2 Personal Experiences with Hospitality Companies: From Terrible to Exceptional

In the last few months I have been travelling extensively mostly on business.  Nevertheless, I was also blessed to be able to take a few days to go on my honeymoon to Brazil with my wonderful wife.  The protracted trips left me little time to update this blog, a circumstance that I regret.  However, they also gave me lots of subjects to cover and ideas that I would like to share here, as well as the desire to contribute to this blog regularly in the months to come.

This first post after my travels is dedicated to the hospitality industry.  After all I got to visit a number of hotels of different classes and appealing to a different core customer in a relatively short time.  It is only natural then to compare the experience that I had in each of them.  I am not going to focus on the differences in amenities or accommodations that each hotel offered.  As I wrote above, the hotels varied in class and, therefore, that comparison would not be of any use.  However, I would like to concentrate on the customer service in two particular destinations which I visited.  These are a good illustration of what is the current range of service in the industry.  I will then discuss practices to move towards service excellence that any class of hotel could implement.

The worst service that I have ever experienced by a hospitality company has to be the one offered by a company called Elite City Stays.  I had the displeasure of getting to know Elite City Stays in December during a business trip to Miami.  It was the week of Art Basel Miami and my jewelry company, ZYDO, was participating in an exclusive event there.  We booked a couple of one bedroom apartments with Elite City Stays at the Icon Brickell and paid in advance.  For brevity's sake here is a summary of the experience:
  • The rooms were not serviced. Towels and sheets were used, dirty dishes were stacked in the kitchenette and trash bags were piled in the entrance.
  • Elite City Stays did not employ any service professional in the building.  They just rented out apartments for short term stays.  Customer satisfaction or problem resolution is foreign to them.
  • Their contact numbers including their emergency numbers were unresponsive for our entire one week stay.  We never heard from any of the people working for the company even after dozens of calls and emails.
A quick web search will provide you with additional horror stories compliments of this company.  A great number of them are even more appalling than mine.  Elite City Stays engages in false advertisement, as a disgruntled guests aptly wrote in his web review, and is exclusively interested in renting rooms and never in customer service.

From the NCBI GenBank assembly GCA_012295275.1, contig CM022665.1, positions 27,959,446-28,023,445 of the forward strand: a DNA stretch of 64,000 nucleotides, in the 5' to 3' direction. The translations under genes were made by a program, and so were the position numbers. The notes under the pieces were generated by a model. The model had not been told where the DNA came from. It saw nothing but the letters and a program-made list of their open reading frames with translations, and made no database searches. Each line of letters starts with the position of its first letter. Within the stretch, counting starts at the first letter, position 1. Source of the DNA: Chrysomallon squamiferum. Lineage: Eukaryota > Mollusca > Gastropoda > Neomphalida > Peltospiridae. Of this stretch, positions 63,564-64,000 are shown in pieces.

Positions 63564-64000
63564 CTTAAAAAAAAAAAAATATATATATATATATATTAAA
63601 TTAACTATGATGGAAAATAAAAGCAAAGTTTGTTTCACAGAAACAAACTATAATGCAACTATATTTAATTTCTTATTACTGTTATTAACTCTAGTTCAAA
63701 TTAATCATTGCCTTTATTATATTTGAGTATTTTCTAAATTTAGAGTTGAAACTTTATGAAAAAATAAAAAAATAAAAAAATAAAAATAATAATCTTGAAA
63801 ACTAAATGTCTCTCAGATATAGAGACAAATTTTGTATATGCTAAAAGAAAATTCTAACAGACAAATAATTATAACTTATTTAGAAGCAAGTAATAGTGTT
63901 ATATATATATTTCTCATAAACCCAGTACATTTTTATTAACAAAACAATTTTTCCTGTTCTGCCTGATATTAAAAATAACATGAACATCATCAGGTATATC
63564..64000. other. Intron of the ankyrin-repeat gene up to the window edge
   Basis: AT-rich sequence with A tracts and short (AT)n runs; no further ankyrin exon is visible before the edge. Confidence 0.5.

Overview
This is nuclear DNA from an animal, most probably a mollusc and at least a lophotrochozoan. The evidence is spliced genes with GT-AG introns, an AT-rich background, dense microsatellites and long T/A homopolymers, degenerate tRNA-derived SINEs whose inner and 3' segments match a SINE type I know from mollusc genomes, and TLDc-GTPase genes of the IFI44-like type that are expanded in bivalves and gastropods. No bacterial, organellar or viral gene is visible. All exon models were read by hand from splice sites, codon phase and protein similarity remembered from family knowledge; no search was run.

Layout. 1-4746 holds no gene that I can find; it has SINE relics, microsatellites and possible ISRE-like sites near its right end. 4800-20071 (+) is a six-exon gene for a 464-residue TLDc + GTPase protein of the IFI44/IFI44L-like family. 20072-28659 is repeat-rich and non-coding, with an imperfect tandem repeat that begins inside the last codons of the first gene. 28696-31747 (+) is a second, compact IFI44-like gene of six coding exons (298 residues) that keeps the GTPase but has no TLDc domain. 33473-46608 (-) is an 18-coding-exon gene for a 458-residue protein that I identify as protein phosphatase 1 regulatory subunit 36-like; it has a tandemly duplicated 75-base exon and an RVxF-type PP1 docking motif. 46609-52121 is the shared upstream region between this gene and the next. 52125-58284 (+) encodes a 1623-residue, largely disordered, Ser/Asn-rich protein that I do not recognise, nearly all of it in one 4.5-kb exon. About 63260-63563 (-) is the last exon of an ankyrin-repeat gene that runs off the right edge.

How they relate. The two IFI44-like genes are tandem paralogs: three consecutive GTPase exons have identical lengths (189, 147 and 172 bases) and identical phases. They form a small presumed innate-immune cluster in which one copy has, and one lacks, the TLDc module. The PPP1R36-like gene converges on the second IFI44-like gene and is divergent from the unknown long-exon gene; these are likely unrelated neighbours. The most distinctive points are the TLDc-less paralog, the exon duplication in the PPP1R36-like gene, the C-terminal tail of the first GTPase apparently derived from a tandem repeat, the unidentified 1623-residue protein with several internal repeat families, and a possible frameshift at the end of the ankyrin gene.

Elite City Stays clearly represents the very worst in term of service in the US.  The great majority of hospitality companies in this country perform sensibly better, trying to resolve issues as they are presented to them.  Some are more creative and committed in finding solutions than others.  Generally, most companies adopt a passive stance to customer service, almost as if they adhered to the old adage: "let sleeping dogs lie".  However, there is a small group of hospitality companies that actively pursue complete customer satisfaction in their hotels, without fearing the additional work.

During my honeymoon I had the pleasure to stay at one such establishment, Kilombo Villas & Spa in Brazil.  The resort features a very small number of villas, allowing the staff to personally attend to every guests with exceptional service.  To ensure that they use feedback cards, but most importantly they actively reach out to their guests directly independently on the occurrence of any discontent.  If guests were not completely satisfied, they would go to great length to ratify the problem.  They would then reach out again on a second occasion to make sure the solution was satisfactory.

To deliver exceptional service hospitality companies have to move from a passive to an active attitude in regards to customer satisfaction.  Management should consider the following ideas:
  • Introducing a service culture and emphasizing the importance of delivering exceptional customer service to the long term success of the company.
  • Employing dedicated service professionals specifically trained to assess customer satisfaction and solve potential issues.
  • Empowering service professional to do almost anything to satisfy guests, accentuating that customer satisfaction is the first priority at par with profitability.
  • Establishing a mentorship program that matches new hires with proven service professionals at the company that could help them deal creatively and successfully with particularly difficult situations.
Ultimately, hotels that are able to deliver a superior experience in their class will achieve better financial results, regardless of the costs that might be associated with ensuring that experience.

No comments:

Post a Comment